Frankly, it is time for us, as readers, to understand that the traditional publishers who follow the path of Penguin-Random House and the other Big 5 publishers aren’t our friends. They don’t respect us as readers or as their customers. They sure as hell don’t respect most of their writers. To them, writers are simply interchangeable widgets. It is time for us to hold them responsible for their actions. If we don’t like the price of a book, don’t grit your teeth and buy it. Wait until it goes on sale. Let the author of the book know — yes, I know. The author has no control but they need to see that their publisher is killing them — and let the publisher know. More than that, use social media and let other readers know. Check your favorite authors on Amazon or your favorite online site and see if they have their backlist available. If they have it available through the indie route, buy it. Sure, you may have already read the book but a lot of authors are updating their backlist, returning the book to what they wanted it to be before the editors got to it. Even if you have already read it, you will be supporting that author, showing them that you still enjoy their work. Leave reviews for the books you read. That is some of the best help you can give an author.
Just don’t buy into the hype from publishers when they talk about how expensive e-books are to produce. Don’t let them con you into paying hard cover prices for a mass of electrons. Unless and until the publishers realize that their business plan no longer works, they will continue down this path and, believe me, it is not the Yellow Brick Road.
I guess it’s now time for me to do a bit of promo.
Witchfire Burning (Eerie Side of the Tracks Book 1) is now available for purchase.
Long before the Others made their existence known to the world, Mossy Creek was their haven. Being from the wrong side of the tracks meant you weren’t what the rest of the world considered “normal”.
Normal was all Quinn O’Donnell wanted from life. Growing up on the “wrong side of the tracks”, she had been the only normal in the family. The moment she was old enough, she left and began life as far from her Texas hometown as possible. Now she has a job she enjoys and a daughter she loves more than life itself. Their life is normal, REALLY normal, until her daughter starts calling forth fire and wind.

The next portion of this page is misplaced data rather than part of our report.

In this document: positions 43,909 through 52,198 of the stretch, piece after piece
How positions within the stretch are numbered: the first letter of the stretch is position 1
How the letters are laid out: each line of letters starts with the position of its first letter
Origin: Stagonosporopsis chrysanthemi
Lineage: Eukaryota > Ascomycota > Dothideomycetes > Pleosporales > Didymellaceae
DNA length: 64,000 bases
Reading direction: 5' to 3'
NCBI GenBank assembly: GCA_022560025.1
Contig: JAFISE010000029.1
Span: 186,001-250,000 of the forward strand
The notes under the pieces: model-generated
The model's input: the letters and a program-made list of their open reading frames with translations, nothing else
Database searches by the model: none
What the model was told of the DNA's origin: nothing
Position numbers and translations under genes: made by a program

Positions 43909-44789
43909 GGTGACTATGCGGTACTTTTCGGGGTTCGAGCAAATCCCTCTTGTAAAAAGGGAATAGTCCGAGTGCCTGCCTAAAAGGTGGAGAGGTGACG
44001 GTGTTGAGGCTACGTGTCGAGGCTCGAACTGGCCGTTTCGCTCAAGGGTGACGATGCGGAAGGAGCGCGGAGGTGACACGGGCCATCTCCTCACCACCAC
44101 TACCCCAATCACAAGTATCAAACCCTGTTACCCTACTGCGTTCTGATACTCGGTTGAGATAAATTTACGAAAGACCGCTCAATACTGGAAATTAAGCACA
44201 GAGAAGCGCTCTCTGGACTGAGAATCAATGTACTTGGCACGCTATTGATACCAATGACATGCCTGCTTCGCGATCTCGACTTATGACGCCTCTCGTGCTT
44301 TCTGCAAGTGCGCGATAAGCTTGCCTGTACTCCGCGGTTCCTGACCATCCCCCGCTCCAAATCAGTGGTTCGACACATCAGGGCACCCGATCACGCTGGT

Quinn knows they must go back so her mother can help five-year-old Ali learn how to control her new talents. But in Mossy Creek nothing is ever simple. Quinn’s mother has gone missing. Secrets from Quinn’s past start coming back to haunt her.
And the family home is more than a little sentient.
Can Quinn keep everyone — particularly Ali — safe? And will she ever get back her illusion of normalcy?
Witchfire Burning is the start of a new series. However, it takes place in the same town as Slay Bells Ring and some of the same characters are present in both. Both have a little bit of mystery and a little bit of romance. Witchfire adds in an urban fantasy note as well. While it wasn’t a book I had planned when I sat down at the beginning of they year to figure out my publication schedule, it’s one that decided it needed to be written and I had a blast doing it. I hope you guys all enjoy reading about Quinn and company as much as I enjoyed writing about them. Also, for those who prefer print versions, it should be available in approximately two weeks. I’ll make an announcement when that version is ready.